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Note to employers: Listen to workers’ fears

Employees at a Harrisonburg medical supplies office say they tried to warn their boss about a coworker’s strange and threatening behavior. But because the company, American HomePatient Inc., allegedly turned a deaf ear, it now faces the possibility of punitive damages on a claim for negligent retention.

Last spring, a man named Brewer Hoover Jr. developed a romantic obsession for a woman at the office, Bonnie Sue Crump. Hoover threatened Crump because he believed she was having an extramarital affair with Gary Gibson, another guy in the office. Crump was scared: she kept a cane at her desk for protection, and she wouldn’t visit the restroom alone.

On May 16, 2006, Hoover came to the office in the morning, shot Crump and Gibson, and then killed himself. The victims’ families sued American HomePatient and the estate of the killer. And they’ll be able to go after punitives from the company.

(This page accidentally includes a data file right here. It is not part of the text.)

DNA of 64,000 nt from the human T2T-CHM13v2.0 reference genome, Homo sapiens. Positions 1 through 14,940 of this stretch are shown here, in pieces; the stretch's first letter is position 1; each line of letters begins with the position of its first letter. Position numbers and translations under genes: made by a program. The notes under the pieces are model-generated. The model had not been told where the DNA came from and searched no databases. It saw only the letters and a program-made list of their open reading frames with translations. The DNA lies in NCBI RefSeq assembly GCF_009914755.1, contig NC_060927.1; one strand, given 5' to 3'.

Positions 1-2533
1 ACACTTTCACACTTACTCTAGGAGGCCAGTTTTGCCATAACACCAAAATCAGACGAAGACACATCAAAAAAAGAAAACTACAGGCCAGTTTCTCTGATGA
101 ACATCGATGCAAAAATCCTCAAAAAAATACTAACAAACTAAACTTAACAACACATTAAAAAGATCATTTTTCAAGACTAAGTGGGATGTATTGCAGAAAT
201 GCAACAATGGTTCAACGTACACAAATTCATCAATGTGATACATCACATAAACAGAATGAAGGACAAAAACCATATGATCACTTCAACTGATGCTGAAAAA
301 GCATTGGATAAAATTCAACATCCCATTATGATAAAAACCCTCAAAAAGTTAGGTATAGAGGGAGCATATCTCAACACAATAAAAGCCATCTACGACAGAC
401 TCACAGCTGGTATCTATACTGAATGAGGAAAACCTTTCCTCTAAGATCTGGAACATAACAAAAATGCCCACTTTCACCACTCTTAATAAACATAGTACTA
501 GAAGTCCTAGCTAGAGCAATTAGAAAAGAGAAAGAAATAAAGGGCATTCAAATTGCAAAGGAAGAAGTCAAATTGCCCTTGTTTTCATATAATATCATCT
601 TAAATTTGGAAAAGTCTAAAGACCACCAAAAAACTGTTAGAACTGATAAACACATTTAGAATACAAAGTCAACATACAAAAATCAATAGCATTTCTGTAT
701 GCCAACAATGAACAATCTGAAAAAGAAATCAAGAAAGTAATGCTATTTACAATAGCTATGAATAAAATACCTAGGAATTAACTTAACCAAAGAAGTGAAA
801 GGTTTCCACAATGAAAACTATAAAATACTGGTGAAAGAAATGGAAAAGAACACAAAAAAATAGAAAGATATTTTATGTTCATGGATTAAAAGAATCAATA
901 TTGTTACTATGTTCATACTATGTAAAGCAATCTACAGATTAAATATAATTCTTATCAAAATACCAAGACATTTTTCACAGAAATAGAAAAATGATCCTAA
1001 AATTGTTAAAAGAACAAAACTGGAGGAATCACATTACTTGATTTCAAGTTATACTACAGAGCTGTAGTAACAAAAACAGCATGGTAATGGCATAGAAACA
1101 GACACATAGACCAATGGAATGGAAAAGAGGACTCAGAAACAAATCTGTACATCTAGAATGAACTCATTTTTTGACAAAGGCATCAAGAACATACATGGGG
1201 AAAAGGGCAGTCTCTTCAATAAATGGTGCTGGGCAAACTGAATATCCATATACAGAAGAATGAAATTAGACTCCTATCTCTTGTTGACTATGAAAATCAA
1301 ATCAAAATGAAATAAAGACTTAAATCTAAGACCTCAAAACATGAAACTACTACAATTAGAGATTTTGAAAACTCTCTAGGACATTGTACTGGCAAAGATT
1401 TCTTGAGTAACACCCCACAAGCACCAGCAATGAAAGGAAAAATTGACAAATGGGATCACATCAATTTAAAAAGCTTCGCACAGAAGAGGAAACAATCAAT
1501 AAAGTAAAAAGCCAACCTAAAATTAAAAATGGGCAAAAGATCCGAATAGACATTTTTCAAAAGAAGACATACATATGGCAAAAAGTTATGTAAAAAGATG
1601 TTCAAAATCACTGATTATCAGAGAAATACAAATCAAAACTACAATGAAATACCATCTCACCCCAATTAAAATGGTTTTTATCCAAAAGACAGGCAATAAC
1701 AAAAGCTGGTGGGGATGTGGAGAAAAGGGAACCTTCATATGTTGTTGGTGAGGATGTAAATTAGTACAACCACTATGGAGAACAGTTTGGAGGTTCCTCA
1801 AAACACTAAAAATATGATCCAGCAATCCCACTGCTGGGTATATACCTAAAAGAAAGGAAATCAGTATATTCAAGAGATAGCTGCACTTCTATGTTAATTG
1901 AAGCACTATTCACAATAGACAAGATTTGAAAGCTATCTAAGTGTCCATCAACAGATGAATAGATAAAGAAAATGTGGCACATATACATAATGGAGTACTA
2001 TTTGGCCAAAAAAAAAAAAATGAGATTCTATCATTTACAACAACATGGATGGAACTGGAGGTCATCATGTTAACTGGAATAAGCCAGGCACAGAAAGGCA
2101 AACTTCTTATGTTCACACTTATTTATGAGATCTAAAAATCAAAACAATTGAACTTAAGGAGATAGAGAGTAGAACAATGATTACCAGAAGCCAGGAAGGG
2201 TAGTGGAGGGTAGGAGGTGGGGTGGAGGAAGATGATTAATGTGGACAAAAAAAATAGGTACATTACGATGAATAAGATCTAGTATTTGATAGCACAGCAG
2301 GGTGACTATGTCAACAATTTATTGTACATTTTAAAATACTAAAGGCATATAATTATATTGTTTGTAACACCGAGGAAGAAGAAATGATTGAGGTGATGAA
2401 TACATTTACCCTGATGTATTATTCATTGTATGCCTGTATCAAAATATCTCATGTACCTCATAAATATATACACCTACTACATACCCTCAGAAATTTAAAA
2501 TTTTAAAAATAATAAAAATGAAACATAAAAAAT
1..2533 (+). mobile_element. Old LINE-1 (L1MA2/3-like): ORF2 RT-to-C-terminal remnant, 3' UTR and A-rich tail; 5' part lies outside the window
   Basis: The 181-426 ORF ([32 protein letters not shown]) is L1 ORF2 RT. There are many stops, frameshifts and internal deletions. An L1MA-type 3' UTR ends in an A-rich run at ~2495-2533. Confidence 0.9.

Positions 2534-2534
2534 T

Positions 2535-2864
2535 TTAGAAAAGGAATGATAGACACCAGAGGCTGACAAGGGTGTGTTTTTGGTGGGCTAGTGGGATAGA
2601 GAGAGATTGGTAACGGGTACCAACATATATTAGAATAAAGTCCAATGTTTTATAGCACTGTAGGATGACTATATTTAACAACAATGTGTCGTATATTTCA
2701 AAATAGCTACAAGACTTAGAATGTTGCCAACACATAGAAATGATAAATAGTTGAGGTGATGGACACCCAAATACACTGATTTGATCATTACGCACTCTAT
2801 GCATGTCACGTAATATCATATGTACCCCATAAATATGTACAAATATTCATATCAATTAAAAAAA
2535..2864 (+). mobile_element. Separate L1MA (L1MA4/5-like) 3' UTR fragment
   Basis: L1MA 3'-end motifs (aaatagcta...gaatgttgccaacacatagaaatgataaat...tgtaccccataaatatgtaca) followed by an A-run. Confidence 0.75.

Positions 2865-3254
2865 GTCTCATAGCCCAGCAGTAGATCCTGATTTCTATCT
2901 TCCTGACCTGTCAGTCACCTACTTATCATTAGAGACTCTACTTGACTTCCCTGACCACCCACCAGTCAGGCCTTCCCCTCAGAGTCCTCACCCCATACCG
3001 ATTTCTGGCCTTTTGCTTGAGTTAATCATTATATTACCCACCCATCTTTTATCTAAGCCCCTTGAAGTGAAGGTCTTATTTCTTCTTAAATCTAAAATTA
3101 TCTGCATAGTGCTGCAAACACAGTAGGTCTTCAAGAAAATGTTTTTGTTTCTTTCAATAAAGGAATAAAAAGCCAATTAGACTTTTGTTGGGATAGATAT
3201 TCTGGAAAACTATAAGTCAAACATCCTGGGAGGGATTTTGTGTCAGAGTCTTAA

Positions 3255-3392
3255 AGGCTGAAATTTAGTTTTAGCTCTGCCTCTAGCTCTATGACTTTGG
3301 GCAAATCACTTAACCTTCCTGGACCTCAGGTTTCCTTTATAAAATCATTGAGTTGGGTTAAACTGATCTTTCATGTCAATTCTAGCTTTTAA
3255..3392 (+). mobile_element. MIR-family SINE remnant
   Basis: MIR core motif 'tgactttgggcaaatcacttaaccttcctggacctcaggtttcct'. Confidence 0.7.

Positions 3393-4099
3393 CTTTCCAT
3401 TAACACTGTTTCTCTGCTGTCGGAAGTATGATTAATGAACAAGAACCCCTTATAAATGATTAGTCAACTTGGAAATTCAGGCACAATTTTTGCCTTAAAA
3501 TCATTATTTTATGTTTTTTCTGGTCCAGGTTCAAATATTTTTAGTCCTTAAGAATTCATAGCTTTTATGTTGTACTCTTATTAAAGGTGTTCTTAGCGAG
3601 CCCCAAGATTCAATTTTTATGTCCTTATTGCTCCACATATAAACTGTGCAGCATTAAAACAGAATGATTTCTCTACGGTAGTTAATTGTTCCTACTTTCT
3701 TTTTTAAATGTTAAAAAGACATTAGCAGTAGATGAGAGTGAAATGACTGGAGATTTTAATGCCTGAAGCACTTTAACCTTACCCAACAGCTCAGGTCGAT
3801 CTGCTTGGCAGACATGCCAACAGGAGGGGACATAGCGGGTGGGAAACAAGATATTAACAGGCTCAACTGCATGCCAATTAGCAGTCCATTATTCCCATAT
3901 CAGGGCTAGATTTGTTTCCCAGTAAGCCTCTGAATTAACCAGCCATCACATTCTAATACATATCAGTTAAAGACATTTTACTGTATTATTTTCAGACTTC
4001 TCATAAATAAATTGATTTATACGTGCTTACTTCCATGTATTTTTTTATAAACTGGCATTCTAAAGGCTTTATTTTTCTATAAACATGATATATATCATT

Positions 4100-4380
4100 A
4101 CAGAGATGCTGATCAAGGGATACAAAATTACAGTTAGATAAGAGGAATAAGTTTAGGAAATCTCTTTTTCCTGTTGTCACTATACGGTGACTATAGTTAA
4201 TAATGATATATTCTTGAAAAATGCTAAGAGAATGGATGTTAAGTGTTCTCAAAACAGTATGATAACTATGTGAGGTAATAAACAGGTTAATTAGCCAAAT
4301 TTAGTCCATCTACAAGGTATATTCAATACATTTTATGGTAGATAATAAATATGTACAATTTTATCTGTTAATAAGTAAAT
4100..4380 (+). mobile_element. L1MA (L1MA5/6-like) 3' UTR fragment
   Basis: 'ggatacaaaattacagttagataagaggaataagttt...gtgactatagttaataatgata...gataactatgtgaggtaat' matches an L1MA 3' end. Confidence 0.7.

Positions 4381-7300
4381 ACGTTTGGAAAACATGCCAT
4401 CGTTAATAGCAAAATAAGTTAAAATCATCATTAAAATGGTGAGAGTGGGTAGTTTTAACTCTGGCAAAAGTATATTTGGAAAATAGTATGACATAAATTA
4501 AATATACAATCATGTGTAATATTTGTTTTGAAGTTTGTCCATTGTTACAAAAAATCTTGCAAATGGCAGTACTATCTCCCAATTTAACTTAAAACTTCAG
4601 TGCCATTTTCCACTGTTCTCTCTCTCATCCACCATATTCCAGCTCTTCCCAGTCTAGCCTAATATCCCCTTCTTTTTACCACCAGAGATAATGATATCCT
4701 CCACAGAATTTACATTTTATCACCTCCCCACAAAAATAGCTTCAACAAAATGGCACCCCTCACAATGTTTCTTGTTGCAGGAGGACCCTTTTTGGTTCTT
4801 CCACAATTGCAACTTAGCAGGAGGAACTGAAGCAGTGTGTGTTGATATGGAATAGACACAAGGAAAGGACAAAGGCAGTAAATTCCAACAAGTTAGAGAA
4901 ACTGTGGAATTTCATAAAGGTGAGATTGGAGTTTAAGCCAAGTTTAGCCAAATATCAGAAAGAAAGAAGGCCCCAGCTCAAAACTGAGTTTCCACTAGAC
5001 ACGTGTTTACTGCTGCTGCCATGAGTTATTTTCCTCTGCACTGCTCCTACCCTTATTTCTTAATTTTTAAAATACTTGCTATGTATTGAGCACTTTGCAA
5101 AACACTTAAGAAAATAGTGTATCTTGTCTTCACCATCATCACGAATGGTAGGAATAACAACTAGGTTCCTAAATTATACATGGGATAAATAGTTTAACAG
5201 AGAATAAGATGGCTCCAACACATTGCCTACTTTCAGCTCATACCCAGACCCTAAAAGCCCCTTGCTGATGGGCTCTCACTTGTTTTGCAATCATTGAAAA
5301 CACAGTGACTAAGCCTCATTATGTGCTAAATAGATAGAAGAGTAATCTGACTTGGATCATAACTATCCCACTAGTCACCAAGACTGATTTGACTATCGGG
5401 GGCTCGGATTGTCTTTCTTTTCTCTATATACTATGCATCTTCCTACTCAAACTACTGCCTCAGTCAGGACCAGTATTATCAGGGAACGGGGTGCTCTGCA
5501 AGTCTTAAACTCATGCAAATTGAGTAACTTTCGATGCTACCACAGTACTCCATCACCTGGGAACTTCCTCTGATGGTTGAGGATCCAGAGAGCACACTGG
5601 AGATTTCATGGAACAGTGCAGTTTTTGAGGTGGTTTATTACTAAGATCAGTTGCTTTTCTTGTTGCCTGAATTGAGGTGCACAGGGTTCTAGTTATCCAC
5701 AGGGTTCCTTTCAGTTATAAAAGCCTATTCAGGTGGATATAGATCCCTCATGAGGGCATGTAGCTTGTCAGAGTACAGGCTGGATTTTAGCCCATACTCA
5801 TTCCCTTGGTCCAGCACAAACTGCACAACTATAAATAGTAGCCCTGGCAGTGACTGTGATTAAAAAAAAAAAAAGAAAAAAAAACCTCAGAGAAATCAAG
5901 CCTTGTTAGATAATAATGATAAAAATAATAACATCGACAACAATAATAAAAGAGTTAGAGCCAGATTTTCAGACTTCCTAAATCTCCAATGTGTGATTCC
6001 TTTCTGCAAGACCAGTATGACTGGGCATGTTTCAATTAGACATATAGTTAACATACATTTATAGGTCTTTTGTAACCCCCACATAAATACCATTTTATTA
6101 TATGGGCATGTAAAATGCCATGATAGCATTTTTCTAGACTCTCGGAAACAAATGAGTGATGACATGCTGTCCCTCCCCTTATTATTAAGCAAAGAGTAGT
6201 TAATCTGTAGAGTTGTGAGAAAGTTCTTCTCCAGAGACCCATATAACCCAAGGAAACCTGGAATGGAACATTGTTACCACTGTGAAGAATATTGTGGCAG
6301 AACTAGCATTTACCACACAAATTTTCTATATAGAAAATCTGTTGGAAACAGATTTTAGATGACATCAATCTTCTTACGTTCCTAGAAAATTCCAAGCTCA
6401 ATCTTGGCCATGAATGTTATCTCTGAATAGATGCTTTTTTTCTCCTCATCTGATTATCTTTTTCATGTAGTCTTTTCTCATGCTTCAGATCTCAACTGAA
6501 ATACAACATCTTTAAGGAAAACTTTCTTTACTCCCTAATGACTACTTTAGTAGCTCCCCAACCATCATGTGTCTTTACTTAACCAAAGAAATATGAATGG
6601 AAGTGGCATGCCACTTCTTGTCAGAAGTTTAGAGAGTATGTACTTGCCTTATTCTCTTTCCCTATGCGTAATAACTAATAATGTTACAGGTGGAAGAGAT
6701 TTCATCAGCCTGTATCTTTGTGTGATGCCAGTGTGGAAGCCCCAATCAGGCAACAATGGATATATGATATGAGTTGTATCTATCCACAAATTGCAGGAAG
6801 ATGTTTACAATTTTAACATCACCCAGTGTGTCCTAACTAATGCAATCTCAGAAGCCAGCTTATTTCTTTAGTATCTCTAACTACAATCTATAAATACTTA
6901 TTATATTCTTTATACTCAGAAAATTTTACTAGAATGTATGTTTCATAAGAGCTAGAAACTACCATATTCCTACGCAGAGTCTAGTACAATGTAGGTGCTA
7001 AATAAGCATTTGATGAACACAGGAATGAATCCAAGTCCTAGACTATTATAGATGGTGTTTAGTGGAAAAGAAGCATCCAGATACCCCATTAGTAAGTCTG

The company tried to get that part of the suit kicked out of court, but Rockingham County Circuit Judge John H. McGrath Jr. held in Crump v. Morris and American HomePatient Inc. that the families had alleged “sufficient facts to support the possibility of a finding of punitive damages by a jury.” Motion denied.

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